Graduate Program

Main Content

Graduate Program in Physiology and Biophysics

With the explosion in technology for studying health and disease at the cellular, molecular and genetic levels, it is the task of the modern physiologist to integrate that information to understand function at the whole organism level. This integration brings into focus the multiple mechanisms that contribute to the myriad functions of the body in health and disease.

About the program

In keeping with the mission of the University of Mississippi Medical Center, the Department of Physiology and Biophysics maintains an active and productive role in teaching, research, and service to the medical center and to the national and international community. Extramural funding for the department, primarily from the National Institutes of Health (NIH) and the American Heart Association (AHA), totals - $12,006,699/year.

The department has one of the longest funded NIH program project grant in the United States. In addition to research, the faculty members play leading roles in national and international service to the American Physiological Society, the AHA, the AHA Council for High Blood Pressure Research, NIH, the International Society of Hypertension and the Inter-American Society of Hypertension.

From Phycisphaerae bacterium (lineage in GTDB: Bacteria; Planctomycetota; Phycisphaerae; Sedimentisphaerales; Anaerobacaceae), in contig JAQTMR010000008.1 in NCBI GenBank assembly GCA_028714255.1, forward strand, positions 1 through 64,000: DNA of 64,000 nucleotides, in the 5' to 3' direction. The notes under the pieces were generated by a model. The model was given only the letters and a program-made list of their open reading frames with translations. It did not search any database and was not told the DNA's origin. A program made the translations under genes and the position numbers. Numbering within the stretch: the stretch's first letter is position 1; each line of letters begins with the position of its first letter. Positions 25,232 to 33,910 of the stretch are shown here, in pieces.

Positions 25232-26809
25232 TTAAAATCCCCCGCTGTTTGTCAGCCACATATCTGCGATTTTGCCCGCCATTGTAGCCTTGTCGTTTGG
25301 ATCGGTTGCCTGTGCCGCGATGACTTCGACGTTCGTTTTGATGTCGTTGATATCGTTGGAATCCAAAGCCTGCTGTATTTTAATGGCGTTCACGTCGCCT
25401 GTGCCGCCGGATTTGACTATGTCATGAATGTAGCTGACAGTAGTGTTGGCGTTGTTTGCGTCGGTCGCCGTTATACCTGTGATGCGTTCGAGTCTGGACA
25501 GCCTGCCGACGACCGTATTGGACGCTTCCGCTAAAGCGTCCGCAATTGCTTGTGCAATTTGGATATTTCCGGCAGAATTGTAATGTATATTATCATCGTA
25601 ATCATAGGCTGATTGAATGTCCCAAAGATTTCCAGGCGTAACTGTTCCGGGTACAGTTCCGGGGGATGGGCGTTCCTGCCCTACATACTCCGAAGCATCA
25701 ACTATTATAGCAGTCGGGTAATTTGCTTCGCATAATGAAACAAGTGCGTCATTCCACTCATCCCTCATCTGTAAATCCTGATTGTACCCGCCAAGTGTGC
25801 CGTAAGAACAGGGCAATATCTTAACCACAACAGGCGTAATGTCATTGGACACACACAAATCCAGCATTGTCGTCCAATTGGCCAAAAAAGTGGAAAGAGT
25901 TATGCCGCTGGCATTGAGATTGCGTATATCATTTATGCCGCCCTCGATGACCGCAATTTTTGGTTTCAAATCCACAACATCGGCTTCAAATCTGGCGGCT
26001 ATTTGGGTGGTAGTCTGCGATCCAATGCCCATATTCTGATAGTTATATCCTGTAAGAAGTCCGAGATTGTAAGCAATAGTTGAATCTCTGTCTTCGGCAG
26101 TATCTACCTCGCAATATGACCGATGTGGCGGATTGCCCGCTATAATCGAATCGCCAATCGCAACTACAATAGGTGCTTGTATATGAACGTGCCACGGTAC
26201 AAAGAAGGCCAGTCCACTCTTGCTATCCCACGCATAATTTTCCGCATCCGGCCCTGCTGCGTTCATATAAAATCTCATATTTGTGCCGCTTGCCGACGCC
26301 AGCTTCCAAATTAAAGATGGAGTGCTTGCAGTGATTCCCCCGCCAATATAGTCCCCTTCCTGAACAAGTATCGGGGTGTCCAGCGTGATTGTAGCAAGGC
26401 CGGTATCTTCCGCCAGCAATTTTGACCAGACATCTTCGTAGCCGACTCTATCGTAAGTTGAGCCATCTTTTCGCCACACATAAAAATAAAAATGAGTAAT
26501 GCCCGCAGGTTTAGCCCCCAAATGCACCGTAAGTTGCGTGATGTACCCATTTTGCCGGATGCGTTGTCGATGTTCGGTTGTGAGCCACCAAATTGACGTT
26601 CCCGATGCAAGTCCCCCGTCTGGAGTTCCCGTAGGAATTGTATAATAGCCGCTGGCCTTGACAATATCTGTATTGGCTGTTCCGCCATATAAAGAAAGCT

The Department of Physiology offers a PhD in Physiology and supports a MD/PhD degree in Physiology.

For the PhD degree, a minimum of 60 credit hours in physiology and biomedical science courses are required, at least 15 of the 60 credits must be outside the major area of study. In addition, a dissertation is a requisite for the PhD.

The MD/PhD degree is offered to highly qualified students by the School of Medicine in collaboration with the School of Graduate Studies in the Health Sciences. This program is designed primarily to train physician scientists who seek a professional career combining clinical skills and research.

For a list of prerequisites and an application, click here.

For more information

Professor of Physiology
Director of Graduate Studies